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Michigan's Right to Regulate Ballast Water Treatment Upheld

In a ruling which is guaranteed to give ocean shipping companies heartburn, a federal judge in Michigan has ruled that Michigan’s controversial ballast water treatment law is constitutional. The ruling, which came down from the U.S. District of Michigan, now opens the doors for other states to consider similar measures. Wisconsin, Minnesota and Indiana legislators have been watching from the sidelines as a lawsuit brought by nine shipping companies and trade associations played out in court last week. The shipping firms had attempted to overturn a Michigan law that requires oceangoing vessels to treat or sanitize their ballast water to prevent the introduction of invasive species to the Great Lakes.

Michigan’s decision to enact a ballast water treatment law was loudly protested at the beginning of this year, and is largely viewed as an attempt to get the federal government to act on a problem that has festered for a decade. Domestic legislation to mandate a particular standard to regulate the treatment and discharge of ballast water has long languished in Washington as the Coast Guard and EPA try to get their arms around the complicated issue. The net result of the Michigan law, however, has been to isolate Michigan economically, without having any noticeable effect on the problem. With neighboring states absent of similar controls, invasive species can theoretically move from adjacent waters unimpeded. That could change, and soon.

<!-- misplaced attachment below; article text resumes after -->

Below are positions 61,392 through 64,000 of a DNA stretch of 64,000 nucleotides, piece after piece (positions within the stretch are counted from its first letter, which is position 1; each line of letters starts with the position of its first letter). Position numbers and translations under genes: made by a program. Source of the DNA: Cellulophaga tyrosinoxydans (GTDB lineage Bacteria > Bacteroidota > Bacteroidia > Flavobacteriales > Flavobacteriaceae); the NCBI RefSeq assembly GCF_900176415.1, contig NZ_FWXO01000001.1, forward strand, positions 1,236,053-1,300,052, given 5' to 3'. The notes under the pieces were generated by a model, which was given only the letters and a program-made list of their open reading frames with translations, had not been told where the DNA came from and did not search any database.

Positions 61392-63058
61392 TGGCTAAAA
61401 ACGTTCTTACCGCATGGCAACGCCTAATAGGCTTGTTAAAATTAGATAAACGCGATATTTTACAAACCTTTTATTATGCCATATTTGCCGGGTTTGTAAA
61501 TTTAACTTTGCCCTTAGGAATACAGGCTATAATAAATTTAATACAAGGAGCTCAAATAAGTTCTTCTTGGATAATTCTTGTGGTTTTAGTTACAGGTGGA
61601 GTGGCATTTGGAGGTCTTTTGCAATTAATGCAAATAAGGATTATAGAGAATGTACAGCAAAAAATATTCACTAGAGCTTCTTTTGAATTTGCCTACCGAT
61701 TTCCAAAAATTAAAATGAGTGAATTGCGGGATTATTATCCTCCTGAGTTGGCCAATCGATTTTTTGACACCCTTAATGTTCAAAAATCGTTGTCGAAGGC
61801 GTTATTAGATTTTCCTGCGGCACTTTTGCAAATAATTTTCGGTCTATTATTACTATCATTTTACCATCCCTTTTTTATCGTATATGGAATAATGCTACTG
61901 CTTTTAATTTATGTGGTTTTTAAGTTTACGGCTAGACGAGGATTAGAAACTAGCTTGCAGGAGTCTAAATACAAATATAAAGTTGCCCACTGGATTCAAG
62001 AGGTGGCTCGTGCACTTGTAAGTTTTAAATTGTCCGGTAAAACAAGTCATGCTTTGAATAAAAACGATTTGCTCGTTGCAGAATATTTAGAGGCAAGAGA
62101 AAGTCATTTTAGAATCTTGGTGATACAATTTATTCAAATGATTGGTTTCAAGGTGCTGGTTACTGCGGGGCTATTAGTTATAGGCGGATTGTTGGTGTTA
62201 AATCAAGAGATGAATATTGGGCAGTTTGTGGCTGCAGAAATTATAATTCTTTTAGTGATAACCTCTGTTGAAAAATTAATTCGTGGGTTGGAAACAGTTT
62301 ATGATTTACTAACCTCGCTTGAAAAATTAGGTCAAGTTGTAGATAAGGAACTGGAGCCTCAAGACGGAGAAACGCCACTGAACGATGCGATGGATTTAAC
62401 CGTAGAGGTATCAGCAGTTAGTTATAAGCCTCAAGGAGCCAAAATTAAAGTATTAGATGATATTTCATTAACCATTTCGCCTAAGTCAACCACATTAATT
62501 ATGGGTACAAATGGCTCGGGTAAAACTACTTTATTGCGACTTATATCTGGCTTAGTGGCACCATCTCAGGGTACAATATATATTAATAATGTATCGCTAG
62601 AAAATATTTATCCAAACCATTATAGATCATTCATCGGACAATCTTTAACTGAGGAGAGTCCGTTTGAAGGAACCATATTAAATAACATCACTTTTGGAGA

Congress and the United States Coast Guard are currently working to formulate a national policy on the issue of invasive species and ballast water management. But with the potential of the EPA entering the mix, and competing standards in place (but not yet formalized or ratified by all member states) from the IMO, the standardization of rules to deal with the problem is likely at least a year away. In the meantime, any number of very promising technologies are already on the market and being tested on various marine platforms.

Shipping companies have previously been reluctant to install expensive ballast water management equipment, which ranges from $250,000 all the way to $1 million or more to purchase and install, because they could not be guaranteed that the equipment would be in compliance once the rules are in place. But programs such as the Coast Guard’s Shipboard Technology Evaluation Program (STEP) initiative may change those mindsets. In the meantime, competing and unilateral laws enacted by individual states are making the landscape for owners difficult, and in some cases even affecting commerce. STEP, on the other hand, has the potential to (a.) help technology developers test their systems and also incentivize ship operators to install equipment without fear that the equipment will be declared inadequate down the road when and if a standard is defined, and (b.) provides the Coast Guard and the general public with high quality information and data about how the systems work and how well they achieve the desired results.